Recently I installed a central vacuum system in our house. I was a bit hesitant at first, but after several frustrating (and expensive) experiences with regular vacuums I figured it was the most practical and economical option.
We have a 2000 square ft. home with carpets on the top floor and with previous vacuums we noticed the floors weren’t coming as clean as we would like.
Why I Chose a Central Vacuum System
We tried a couple different vacuums in the past and noticed that they appeared to be working well, but they weren’t picking up all the dust and dirt that was on the carpets. We invested $200 on one vacuum and it did a good job at first but eventually stopped working well.
I tried cleaning the filters, inspecting the different parts and keeping it as clean as possible but it still didn’t work as well as it should.
Finally, after one frustrating weekend of trying everything (and failing) to make our vacuum work I decided to have a central vacuum system installed instead.
Central Vacuum System Cost
The cost of a central vacuum unit varies between different areas and depends on whether the house is roughed in (has the piping already in place) or not. If it is, lucky you! All you have to do is buy a central vacuum kit at any major retailer (Costco usually has good ones in stock) and install the wall outlets.
If your home isn’t roughed in already you’ll need to install the pipes that feed from the individual wall outlets and eventually to the central vac unit. Installation costs vary – if you do it yourself it could cost around $200 in piping and materials. If you have someone install it for you, it could cost $600 (or more).
Central Vacuum Kits – What’s Included
A typical central vacuum kit sells for $500 at major retailers and includes the hose, head unit to vacuum over the floors, individual attachments to reach corners of the rooms and obviously the main central vac unit itself which all the pipes connect to and holds all the dirt.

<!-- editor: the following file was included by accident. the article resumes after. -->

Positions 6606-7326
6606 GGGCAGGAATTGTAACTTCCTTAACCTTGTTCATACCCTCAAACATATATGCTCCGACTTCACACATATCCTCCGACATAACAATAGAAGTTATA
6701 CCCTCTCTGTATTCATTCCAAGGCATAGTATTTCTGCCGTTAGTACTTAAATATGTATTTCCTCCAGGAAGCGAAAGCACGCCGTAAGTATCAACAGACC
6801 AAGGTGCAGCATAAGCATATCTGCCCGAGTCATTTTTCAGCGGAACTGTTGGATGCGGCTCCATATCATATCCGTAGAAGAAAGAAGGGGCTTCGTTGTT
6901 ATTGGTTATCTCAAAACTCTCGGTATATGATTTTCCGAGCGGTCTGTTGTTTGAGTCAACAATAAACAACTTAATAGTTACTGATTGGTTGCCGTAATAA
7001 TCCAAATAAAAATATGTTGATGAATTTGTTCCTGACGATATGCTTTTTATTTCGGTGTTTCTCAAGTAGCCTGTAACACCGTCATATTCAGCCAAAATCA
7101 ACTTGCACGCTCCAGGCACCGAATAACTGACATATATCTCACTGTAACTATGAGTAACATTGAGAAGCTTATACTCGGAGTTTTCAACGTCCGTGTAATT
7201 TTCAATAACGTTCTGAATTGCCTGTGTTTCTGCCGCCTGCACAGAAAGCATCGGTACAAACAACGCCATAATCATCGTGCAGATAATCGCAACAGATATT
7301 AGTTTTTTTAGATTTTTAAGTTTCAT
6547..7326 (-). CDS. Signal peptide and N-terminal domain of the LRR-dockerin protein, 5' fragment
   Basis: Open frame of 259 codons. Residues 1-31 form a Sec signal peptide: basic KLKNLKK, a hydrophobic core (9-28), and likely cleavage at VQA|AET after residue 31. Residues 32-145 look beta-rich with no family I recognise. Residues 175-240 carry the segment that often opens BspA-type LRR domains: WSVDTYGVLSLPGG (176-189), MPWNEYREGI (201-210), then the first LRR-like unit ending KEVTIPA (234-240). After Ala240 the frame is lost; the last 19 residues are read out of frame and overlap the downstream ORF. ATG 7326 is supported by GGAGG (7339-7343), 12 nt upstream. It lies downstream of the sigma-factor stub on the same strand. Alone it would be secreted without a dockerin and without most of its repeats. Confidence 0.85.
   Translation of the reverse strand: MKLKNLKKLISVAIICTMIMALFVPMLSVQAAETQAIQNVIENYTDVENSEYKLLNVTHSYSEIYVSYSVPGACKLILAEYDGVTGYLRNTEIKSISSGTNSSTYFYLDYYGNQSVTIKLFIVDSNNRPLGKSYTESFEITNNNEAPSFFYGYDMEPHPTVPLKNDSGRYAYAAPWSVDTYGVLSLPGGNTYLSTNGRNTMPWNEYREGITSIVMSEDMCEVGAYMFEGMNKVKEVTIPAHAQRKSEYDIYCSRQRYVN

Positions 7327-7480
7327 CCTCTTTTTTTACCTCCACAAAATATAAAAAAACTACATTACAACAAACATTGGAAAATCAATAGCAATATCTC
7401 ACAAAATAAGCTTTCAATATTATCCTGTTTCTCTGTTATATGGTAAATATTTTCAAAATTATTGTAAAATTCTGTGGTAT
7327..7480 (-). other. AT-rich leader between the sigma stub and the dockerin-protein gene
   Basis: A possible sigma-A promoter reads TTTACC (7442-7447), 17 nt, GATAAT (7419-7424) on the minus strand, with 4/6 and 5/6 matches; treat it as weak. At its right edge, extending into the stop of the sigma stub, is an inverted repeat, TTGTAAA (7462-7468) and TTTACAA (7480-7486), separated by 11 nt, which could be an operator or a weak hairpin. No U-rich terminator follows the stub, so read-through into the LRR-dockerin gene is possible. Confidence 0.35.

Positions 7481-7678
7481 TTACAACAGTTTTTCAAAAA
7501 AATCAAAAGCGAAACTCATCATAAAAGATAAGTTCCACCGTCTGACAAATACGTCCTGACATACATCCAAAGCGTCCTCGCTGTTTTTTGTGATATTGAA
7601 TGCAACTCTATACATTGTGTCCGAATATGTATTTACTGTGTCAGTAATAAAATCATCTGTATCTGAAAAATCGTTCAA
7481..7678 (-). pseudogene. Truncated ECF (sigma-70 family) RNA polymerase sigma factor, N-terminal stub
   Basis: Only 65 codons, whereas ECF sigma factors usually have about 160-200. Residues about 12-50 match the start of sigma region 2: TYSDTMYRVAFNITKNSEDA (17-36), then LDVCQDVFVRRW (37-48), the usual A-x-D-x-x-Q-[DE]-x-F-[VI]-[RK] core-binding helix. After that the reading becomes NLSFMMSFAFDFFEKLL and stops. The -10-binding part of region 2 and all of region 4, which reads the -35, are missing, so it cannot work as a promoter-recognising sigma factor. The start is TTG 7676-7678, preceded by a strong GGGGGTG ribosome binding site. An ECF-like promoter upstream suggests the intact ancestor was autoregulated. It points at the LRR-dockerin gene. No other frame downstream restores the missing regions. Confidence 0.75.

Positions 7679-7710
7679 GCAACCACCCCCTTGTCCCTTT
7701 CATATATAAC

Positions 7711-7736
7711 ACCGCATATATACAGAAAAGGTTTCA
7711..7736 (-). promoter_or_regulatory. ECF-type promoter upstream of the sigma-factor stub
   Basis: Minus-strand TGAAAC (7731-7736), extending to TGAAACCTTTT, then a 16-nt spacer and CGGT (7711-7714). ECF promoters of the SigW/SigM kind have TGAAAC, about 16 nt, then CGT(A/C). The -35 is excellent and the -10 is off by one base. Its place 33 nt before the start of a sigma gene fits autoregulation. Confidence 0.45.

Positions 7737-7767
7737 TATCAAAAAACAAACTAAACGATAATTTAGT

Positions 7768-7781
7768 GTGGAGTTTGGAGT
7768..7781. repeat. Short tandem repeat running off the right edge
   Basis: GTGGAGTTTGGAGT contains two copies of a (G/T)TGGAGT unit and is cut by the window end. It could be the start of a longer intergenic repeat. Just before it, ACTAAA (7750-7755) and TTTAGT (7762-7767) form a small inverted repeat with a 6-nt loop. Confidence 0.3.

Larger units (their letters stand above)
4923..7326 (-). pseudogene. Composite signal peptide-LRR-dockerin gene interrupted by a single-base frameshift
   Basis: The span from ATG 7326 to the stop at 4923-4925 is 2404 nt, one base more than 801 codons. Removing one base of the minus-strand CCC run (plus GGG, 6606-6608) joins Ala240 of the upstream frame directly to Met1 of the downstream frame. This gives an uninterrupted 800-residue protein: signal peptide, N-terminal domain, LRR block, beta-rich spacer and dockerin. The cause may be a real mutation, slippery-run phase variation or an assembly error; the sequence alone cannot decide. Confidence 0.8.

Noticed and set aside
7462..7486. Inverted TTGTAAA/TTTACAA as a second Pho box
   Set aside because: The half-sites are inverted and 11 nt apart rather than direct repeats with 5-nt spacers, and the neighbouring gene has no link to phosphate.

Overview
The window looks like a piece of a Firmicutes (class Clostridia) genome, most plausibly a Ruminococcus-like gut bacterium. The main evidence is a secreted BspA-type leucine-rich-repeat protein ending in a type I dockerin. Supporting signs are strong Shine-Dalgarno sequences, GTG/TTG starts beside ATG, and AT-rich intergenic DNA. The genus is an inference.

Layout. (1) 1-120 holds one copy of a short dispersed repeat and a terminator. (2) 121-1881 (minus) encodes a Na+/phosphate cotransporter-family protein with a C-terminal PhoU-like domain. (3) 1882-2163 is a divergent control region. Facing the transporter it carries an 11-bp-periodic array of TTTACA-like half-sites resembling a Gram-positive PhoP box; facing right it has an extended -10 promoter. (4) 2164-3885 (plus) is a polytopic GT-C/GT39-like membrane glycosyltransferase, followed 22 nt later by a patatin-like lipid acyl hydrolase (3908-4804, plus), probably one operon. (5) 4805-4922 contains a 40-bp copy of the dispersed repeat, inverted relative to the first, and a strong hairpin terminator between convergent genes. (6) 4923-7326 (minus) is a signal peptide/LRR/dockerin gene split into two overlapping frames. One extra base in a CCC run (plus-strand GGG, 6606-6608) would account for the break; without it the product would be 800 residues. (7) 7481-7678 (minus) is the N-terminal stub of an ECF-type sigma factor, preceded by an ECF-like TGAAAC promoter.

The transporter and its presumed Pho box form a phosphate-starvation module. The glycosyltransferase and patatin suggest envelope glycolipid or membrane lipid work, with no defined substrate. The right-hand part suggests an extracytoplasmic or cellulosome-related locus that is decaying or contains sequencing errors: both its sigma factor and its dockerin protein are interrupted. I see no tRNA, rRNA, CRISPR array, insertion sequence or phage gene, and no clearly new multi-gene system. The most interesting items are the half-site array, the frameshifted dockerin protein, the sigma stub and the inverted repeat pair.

Roughing In Your Home for a Central Vacuum System
Fortunately our home was already roughed in for a central vacuum system so we only had to install the wall outlets and central unit (which I installed in the garage).
If your home isn’t roughed in, you’ll need to install the piping system which leads from the wall outlets to the central unit. I would definitely recommend getting a book from your local library for specific instructions but here are the basics on what you will need to do:
- Create a layout on where the wall outlets will be and where the piping will go. I would recommend putting wall units in central areas and using only interior walls and avoid plumbing pipes
- Measure how much piping you will need for each outlet (from the outlet to the central unit) and buy PVC piping from your local hardware store (Home Depot has lots to choose from)
- Install the outlets by cutting holes in the interior walls where the outlets will be and run the pipe through the interior and eventually leading out to the central unit
- For wiring you will need to ensure the central unit is connected to each wall unit using low voltage wire
As I mentioned, we were lucky because our home was already roughed in but if you have to rough it in yourself I would recommend getting a book for specific instructions. The total supplies for roughing in the system should be around $200 and can vary depending on the size of the house and the number of outlets required.
Overall we are very happy with our central vacuum system and would recommend it to anyone considering it. The rough-in process could be a bit tricky and if you’re not handy I would consider having someone install it.
We bought a Hoover central vacuum kit and it comes with a 7 year warranty, so we are hoping it will last a while. When deciding between buying an expensive vacuum or installing a central vacuum unit, I would recommend the central vacuum because it does a better job, it’s affordable and adds value to any home.
Do you have a central vacuum system installed? If so, how do you like it?